I’ve recently lost a few pounds, a few hundred pounds to be sure. I still fit into the same clothes but my house is feeling wonderfully airy and spacious. I gave about £500 worth of stuff away, for nothing. An astute business woman I am not.
Included in my clearing spree was a piano, a safety gate, a stroller, and numerous other bits and bobs. Total strangers came to my house and happily carted off my unwanted goods to be loved and used in their own lives. I now imagine my piano being merrily played every evening by a family resembling The Waltons instead of standing in the corner as a very expensive and space consuming shelf. I am now a confirmed ‘Freecycler’.
Freecycle is a network of gifting groups that started in Arizona and quickly spread to the UK, aiming to divert reusable goods from landfills and sporting the tagline ‘changing the world one gift at a time.’ This is a company slogan that actually fills me with a warm glow, surely a rarity. Sure I’ve given away and accepted second hand goods before, but this was always between friends. Outgrown school uniforms are gold dust and Lego bricks have a higher street value than cocaine, when offered to cash strapped parents. But this organised gifting is online based and the recipients are people I’ve never met in my life.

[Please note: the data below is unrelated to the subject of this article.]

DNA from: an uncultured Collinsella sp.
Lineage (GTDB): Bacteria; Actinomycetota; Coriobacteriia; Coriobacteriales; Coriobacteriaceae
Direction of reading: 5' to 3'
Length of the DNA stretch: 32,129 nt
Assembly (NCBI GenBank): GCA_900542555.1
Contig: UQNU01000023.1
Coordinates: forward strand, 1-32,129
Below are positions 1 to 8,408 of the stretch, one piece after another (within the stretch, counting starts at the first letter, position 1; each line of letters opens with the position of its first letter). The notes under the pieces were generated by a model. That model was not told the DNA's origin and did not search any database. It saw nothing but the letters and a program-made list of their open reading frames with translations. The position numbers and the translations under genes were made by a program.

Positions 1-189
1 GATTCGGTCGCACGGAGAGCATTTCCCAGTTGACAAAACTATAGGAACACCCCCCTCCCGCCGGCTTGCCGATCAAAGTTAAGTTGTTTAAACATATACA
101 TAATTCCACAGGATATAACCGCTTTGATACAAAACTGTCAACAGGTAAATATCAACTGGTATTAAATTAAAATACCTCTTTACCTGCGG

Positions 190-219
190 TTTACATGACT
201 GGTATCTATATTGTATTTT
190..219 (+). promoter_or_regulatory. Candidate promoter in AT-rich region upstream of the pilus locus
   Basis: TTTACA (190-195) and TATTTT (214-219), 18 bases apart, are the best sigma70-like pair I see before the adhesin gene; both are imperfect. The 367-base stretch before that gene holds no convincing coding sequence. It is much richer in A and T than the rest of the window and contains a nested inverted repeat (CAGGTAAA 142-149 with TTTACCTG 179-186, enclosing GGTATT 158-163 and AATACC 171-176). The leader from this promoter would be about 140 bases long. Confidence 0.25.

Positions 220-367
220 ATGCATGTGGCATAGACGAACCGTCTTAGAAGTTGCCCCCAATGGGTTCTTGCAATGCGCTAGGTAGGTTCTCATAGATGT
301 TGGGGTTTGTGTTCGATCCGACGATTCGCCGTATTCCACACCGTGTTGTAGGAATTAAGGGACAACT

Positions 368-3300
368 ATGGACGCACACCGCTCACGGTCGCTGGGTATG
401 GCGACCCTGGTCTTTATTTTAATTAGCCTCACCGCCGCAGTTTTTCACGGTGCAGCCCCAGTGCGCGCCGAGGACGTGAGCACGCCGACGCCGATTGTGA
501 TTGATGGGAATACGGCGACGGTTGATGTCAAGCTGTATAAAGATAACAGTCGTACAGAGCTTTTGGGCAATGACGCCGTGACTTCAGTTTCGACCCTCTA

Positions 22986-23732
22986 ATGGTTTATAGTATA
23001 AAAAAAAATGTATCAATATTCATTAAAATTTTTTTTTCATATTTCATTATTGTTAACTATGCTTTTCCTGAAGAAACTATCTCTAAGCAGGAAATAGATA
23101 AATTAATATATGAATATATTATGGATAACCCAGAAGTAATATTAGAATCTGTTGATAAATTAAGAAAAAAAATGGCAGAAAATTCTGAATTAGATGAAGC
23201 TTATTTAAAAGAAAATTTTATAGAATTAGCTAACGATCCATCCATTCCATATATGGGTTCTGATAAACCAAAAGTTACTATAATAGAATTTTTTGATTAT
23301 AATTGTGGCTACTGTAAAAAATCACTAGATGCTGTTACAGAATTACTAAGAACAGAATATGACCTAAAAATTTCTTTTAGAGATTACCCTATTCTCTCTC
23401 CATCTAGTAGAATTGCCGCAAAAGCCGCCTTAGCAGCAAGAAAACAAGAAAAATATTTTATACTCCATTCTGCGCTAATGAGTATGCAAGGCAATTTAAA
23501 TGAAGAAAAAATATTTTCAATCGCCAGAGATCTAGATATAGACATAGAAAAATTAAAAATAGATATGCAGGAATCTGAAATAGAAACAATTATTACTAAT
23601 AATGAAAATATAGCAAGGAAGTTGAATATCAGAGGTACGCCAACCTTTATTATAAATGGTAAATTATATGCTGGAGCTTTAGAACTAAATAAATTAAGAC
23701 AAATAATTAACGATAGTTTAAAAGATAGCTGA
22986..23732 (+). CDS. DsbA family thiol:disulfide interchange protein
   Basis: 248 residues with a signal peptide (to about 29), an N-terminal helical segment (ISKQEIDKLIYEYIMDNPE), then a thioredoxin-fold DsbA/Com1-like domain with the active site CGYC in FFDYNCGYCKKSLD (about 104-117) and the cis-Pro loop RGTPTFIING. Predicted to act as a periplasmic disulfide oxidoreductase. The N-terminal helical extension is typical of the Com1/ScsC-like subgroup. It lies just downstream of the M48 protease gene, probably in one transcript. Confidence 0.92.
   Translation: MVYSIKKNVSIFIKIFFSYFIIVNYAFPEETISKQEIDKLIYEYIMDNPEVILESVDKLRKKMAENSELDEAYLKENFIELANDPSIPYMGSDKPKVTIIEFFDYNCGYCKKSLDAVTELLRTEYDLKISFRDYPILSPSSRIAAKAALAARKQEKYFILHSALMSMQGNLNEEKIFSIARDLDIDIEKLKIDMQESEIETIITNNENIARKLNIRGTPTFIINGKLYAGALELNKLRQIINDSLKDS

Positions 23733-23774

The benefits are numerous, from the landfills going slightly unfilled to the raw materials saved in the non-production of unnecessary products. Best of all, it leaves you knowing you’ve done a good deed and made someone’s life a little bit easier. Baby products are put on offer on the internet forums as are musical instruments and beds. Most receivers are grateful and polite and the rude Freecycler is almost unheard of. The most beautiful about the whole process is the honest and open descriptions, sans sales patter or marketing ploys. The frank descriptions are a refreshing change from the adverts bombarding us daily with half-truths and often blatant lies. When something is a bit worn, you’ll be told.
Freecycle is not a new phenomenon. However, so few of us take advantage of it on a daily basis. You would be surprised at how many mothers would love to get hold of your old ice cream tubs (they make amazing Lego boxes!). The adverts requesting old rope and material scraps for projects show there is a market for so much of our ‘rubbish’. Rather than just using this amazing resource for the big things, pianos, bikes etc., we should use of it for its intended purpose. The idea behind Freecycle is to change the world. We’re all struggling at the moment by trying to live in a world or rising prices, unfairness and to find our voice in the babble that is capitalistic materialism. Perhaps the tools we need are already available, and perhaps we can change the world, one gift at a time.
Deborah X is a single mother living in the North East of England. She works two jobs and is studying for a BSc via the Open University.Tags: Domestic (UK)
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This post was written by Deborah X